School district releases new cellphone policy: No devices in class

The Perry School Board voted unanimously Monday to approve a new district-wide policy on cell phone use in the classroom.

The Perry Community School District Board of Trustees on Monday unanimously approved a new district-wide policy on cell phone use in the classroom. Under the new rules, students of all grades will return their phones when entering the classroom and collect them when leaving.

Students will still be able to use their phones freely between classes and during lunchtime. The policy will be applied daily from 7:55 a.m. to 3:15 p.m.

According to the policy, cellphones and smartwatches have become “a major distraction to the learning environment” in middle and high school “in recent years.” The administrators made the same point to the school board.

“I think the kids are, some of them are downright addicted to their cellphones,” Perry Middle School principal Ned Menke said. “It not only hinders their learning in school, but probably affects every aspect of their life, and we need to do something about it as a school district to recognize a problem and also to help people understand that you don’t. have to have a phone on you all the time.

Perry High School principal Dan Marburger echoed Menke’s view of students’ addiction and overreliance on their gadgets.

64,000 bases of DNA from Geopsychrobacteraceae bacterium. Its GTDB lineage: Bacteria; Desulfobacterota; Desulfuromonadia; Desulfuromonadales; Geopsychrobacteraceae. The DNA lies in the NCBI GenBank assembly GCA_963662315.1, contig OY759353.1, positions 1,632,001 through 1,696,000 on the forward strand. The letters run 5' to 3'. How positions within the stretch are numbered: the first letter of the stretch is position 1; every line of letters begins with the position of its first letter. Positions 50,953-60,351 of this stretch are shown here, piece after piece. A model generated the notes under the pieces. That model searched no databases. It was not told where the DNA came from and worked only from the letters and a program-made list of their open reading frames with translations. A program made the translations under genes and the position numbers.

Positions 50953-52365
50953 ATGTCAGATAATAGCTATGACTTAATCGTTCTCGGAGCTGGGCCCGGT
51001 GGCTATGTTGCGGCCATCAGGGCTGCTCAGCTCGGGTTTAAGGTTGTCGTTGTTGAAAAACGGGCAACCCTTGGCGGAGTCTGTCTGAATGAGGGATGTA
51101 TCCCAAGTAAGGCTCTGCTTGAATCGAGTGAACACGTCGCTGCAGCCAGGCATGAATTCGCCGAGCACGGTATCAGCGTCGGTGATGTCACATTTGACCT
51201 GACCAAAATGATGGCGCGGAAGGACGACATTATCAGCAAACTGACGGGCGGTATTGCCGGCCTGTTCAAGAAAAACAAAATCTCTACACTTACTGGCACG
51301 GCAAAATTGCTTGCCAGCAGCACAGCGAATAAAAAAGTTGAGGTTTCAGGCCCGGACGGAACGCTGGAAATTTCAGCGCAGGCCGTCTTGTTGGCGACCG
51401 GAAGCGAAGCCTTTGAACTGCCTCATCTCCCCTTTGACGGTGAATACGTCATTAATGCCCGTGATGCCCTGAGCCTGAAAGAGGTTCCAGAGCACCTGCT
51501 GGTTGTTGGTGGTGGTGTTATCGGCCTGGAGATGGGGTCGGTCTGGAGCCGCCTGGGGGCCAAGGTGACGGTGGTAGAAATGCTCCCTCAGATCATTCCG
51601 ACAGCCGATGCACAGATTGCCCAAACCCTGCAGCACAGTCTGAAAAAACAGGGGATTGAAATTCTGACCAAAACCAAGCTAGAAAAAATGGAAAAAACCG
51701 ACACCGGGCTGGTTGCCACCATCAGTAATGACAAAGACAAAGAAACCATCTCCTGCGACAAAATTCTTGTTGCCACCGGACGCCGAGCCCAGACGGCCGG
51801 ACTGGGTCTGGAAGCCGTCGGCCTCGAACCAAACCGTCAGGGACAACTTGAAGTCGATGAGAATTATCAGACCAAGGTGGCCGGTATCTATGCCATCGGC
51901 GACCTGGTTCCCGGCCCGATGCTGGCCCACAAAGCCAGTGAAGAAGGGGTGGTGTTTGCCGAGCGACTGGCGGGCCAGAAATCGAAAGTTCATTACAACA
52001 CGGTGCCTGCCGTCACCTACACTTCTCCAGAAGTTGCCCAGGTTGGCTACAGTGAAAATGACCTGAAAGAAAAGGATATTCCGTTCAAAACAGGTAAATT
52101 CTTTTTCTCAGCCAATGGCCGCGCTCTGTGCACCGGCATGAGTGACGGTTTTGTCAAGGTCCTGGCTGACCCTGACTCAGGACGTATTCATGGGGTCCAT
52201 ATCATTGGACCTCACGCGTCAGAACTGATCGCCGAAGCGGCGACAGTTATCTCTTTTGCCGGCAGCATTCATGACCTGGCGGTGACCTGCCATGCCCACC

“They’ve been a real problem for us,” Marburger told the school board. “We anticipate that this policy will be difficult at all levels. Children are used to having them. They are used to looking at them. I would say – there is no science to this, but I would say 80% of the text messages they get today are from mom and dad. We’re going to have to, you know, go back to the way we used to do things.

It used to be that a parent wishing to communicate with their child would call the school’s main office and the message would be passed on to the child from there. PCSD Superintendent Clark Wicks said he hopes the new policy will improve the learning environment.

“What this policy does is it gives administrators and teachers great support if approved by the board,” Wicks said. “He says we are serious about it. Then we have to, as a team of not just administrators, but as a school, accept that this is going to help students and help them learn. And I think it will help teachers to teach.

The administration was equally supportive.

“I feel like we needed a bit of a stronger policy and we need to be more consistent across teachers on how we handle cellphones,” Marburger said. “It will give us that.”

“I think this policy is necessary,” Menke said. “We realize that we will have to do some upstream training for students in particular, but I think that’s an effort that we need to tackle.”

PCSD School Board President Linda Andorf, a retired teacher who still serves in the Perry school system, said the policy will need to be applied consistently.

“App consistency is going to be very crucial because there are classrooms where it’s been okay for phones to be taken out and used,” Andorf said. “If we say, ‘You’re not going to get them’, we need to make sure everyone follows it, because there’s no point in having a policy if we don’t enforce it.”

Penalties for violating the policy gradually increase, with the phone confiscated and parents possibly notified. PCSD school board principal Travis Landgrebe said it might be best to involve parents early on when there are issues.

“I think parents should really be involved from the start,” Landgrebe said, “but we need a policy, and it’s a start.”

The new policy can also be viewed on the school district website.

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